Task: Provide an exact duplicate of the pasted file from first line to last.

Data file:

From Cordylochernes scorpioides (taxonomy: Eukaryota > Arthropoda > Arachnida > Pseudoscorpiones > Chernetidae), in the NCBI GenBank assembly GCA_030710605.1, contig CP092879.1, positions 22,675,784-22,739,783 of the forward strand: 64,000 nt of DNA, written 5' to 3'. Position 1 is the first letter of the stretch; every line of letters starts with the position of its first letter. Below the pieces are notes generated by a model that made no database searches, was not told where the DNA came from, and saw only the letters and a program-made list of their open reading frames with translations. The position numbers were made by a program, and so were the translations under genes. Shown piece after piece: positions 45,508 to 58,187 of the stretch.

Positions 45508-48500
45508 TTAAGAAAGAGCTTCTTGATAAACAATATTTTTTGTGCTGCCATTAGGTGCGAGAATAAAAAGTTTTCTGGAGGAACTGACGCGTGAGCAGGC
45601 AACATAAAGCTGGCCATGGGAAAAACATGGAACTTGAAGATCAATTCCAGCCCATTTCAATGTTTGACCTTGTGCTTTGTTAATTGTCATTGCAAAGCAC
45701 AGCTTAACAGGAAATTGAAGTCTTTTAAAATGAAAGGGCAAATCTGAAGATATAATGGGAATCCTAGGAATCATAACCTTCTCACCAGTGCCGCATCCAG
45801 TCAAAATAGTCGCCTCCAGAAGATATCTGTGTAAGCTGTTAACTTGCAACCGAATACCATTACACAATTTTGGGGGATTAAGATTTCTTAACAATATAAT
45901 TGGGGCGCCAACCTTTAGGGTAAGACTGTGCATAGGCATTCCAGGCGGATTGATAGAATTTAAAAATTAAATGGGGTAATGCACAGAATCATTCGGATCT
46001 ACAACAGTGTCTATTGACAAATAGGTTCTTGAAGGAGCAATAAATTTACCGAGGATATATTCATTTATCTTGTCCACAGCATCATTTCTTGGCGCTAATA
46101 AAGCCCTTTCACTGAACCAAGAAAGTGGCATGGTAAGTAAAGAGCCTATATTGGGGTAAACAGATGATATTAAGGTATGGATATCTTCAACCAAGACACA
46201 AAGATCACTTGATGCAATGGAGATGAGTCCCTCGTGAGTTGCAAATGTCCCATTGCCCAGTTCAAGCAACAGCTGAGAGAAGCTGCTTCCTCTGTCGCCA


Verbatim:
From Cordylochernes scorpioides (taxonomy: Eukaryota > Arthropoda > Arachnida > Pseudoscorpiones > Chernetidae), in the NCBI GenBank assembly GCA_030710605.1, contig CP092879.1, positions 22,675,784-22,739,783 of the forward strand: 64,000 nt of DNA, written 5' to 3'. Position 1 is the first letter of the stretch; every line of letters starts with the position of its first letter. Below the pieces are notes generated by a model that made no database searches, was not told where the DNA came from, and saw only the letters and a program-made list of their open reading frames with translations. The position numbers were made by a program, and so were the translations under genes. Shown piece after piece: positions 45,508 to 58,187 of the stretch.

Positions 45508-48500
45508 TTAAGAAAGAGCTTCTTGATAAACAATATTTTTTGTGCTGCCATTAGGTGCGAGAATAAAAAGTTTTCTGGAGGAACTGACGCGTGAGCAGGC
45601 AACATAAAGCTGGCCATGGGAAAAACATGGAACTTGAAGATCAATTCCAGCCCATTTCAATGTTTGACCTTGTGCTTTGTTAATTGTCATTGCAAAGCAC
45701 AGCTTAACAGGAAATTGAAGTCTTTTAAAATGAAAGGGCAAATCTGAAGATATAATGGGAATCCTAGGAATCATAACCTTCTCACCAGTGCCGCATCCAG
45801 TCAAAATAGTCGCCTCCAGAAGATATCTGTGTAAGCTGTTAACTTGCAACCGAATACCATTACACAATTTTGGGGGATTAAGATTTCTTAACAATATAAT
45901 TGGGGCGCCAACCTTTAGGGTAAGACTGTGCATAGGCATTCCAGGCGGATTGATAGAATTTAAAAATTAAATGGGGTAATGCACAGAATCATTCGGATCT
46001 ACAACAGTGTCTATTGACAAATAGGTTCTTGAAGGAGCAATAAATTTACCGAGGATATATTCATTTATCTTGTCCACAGCATCATTTCTTGGCGCTAATA
46101 AAGCCCTTTCACTGAACCAAGAAAGTGGCATGGTAAGTAAAGAGCCTATATTGGGGTAAACAGATGATATTAAGGTATGGATATCTTCAACCAAGACACA
46201 AAGATCACTTGATGCAATGGAGATGAGTCCCTCGTGAGTTGCAAATGTCCCATTGCCCAGTTCAAGCAACAGCTGAGAGAAGCTGCTTCCTCTGTCGCCA